In honor of Black History Month 2019, FN is celebrating African-American movers and shakers in footwear and fashion by recognizing their accomplishments and inviting them to share insight into how the industry can make bigger diversity strides. As part of this series, we have asked key thought leaders in footwear, fashion and diversity to contribute editorial content.
What we know as modern sneaker culture has origins in the divisive 1960s. Amid the civil rights movement, the Vietnam War and a multitude of protests, a subculture spawned. During the late 1970s, sneaker culture continued to develop through a burgeoning hip-hop movement. Consequently, sneaker culture evolved as a form of expression for a sect that was otherwise voiceless — the African-American. With fewer sneaker options, particular brands signified and conveyed various messages. For example, if one wore the Converse “Chuck Taylor” All-Star on-court, he or she had to have a game that justified the selection. Wearing this shoe not only meant that one was a skilled competitor — it also signaled bombastic confidence. Doppelganger silhouettes supplied by companies B.F. Goodrich and Spalding garnered the reputation of lesser products reserved for lesser players. Sans ostentation, sneaker culture succeeded as an underground entity.
As the conservative politics and corporate greed of the 1980s manifested, sneaker culture’s genetic structure changed. What was once clandestine became a global practice. African-Americans became tastemakers of a culture — of which they reaped few financial benefits. Many of them died in attempts to acquire or defend products — fabricated for utility — turned status symbol. Soon, youth culture in countries like China and France replicated the youth culture in Queens, N.Y., and Baltimore. This period birthed the culture we experience today. During the 1980s through the 1990s, heritage and niche brands including, but not limited to, Puma, Ellesse and Fila enjoyed modest to healthy market share. Due to the explosion of retros and reissues, everything old is indeed new again.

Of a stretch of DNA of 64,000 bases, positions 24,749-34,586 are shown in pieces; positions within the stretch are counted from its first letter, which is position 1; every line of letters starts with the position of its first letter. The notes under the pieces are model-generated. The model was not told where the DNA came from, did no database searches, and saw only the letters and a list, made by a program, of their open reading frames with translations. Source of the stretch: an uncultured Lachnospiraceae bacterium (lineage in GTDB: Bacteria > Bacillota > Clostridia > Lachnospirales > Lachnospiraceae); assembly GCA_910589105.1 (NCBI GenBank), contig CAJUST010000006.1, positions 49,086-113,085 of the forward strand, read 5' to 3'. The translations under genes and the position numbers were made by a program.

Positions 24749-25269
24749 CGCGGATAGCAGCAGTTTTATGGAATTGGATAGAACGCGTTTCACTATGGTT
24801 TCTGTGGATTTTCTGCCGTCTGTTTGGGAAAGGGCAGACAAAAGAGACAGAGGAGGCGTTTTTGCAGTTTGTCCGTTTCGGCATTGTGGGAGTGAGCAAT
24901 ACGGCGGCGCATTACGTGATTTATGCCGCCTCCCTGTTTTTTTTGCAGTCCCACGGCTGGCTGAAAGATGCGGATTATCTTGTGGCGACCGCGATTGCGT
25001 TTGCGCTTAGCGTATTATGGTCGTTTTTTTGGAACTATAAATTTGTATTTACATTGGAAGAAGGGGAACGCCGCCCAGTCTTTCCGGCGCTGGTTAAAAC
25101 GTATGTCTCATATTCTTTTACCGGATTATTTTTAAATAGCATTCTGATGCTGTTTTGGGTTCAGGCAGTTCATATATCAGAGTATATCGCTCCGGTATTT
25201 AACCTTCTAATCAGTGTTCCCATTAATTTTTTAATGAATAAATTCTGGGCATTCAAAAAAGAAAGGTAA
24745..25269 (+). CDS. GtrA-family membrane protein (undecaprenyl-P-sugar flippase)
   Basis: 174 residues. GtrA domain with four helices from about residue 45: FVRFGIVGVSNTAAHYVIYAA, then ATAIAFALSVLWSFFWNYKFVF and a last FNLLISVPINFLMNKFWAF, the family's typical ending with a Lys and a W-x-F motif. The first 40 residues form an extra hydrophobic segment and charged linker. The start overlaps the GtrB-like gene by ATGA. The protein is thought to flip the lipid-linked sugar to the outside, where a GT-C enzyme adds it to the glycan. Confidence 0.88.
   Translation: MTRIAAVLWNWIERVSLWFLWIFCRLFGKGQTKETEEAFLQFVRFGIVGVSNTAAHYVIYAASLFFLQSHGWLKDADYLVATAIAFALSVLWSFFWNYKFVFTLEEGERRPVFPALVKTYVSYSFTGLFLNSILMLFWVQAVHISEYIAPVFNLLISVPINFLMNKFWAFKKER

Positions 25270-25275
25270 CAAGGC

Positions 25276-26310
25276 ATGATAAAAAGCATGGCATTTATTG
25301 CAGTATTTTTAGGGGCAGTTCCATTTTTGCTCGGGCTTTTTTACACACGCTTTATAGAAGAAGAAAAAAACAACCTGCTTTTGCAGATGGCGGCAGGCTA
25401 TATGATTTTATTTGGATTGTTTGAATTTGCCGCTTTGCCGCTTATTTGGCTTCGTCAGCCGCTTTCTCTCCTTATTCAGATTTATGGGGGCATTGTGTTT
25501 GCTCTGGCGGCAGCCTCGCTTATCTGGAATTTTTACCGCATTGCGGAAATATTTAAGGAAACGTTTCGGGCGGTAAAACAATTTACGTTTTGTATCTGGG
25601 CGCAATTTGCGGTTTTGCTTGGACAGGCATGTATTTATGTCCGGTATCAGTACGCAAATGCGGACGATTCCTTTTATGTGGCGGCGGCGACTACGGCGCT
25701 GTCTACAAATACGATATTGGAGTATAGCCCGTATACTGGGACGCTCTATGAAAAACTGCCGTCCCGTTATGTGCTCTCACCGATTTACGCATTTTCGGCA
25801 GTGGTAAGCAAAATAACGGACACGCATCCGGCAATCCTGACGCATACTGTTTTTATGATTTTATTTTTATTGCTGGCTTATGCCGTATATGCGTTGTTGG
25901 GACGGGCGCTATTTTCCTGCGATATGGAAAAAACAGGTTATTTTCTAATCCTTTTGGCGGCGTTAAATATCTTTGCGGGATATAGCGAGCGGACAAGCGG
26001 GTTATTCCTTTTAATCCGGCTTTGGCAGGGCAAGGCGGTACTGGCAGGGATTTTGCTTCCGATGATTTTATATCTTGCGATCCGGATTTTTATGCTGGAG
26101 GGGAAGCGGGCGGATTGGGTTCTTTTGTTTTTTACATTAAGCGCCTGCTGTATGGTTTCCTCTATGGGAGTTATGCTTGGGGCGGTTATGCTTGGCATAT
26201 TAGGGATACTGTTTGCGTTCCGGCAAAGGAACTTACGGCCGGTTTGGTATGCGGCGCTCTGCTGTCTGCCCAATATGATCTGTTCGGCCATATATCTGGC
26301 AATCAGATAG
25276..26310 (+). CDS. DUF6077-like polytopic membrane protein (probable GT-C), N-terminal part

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Similarly, some may say, modern sneaker industry employs a “retro” business practice. Where is the diversity and inclusion? Like men, woman identify and subscribe to sneaker culture. In many instances, their aspirations die at a shoe wall. Popular models either eliminate smaller sizes or, worse, feature excessive amounts of pink in colorways. In addition, many minorities — specifically African-Americans — repeatedly make or break trends. They are rarely directly consulted regarding marketing to the demographic. Currently, popular sneaker models fill the racks of discount retailers. This is partially due to unpopular colorways, unsuccessfully marketed to minorities. This cycle repeats due to a lack of diversity in executive positions.
On the contrary, sneaker culture has advanced in regarding diversity of the spokesperson. In the distant past, athletes were pitchmen, whether they turned a profit or not. Today, anyone with a healthy social media following garners the nomenclature influencer. This faction provides economic and strategic marketing for corporations. Not only social media personalities but entertainers dictate what is on-trend. The average seventh grader may not know NBA player Tyler Johnson, but they certainly know Tyler, the Creator. They may even believe he “created” the Converse One Star he helps market. Thus sneaker culture has progressed. Unfortunately, the progression is inadequate. Therefore, what we know as modern sneaker culture looks as retro as its origin.
Jemayne Lavar King is an English professor at Johnson C. Smith University and author of “Sole Food: Digestible Sneaker Culture.”
Want more? Check out FN’s 2018 Black History Month Spotlight
Black History Month Spotlight: Pensole Footwear Design Academy Founder D’Wayne Edwards
Black History Month Spotlight: Shoe Industry Veteran Noel Hord
Black History Month Spotlight: Naturalizer VP of Design Angelique Joseph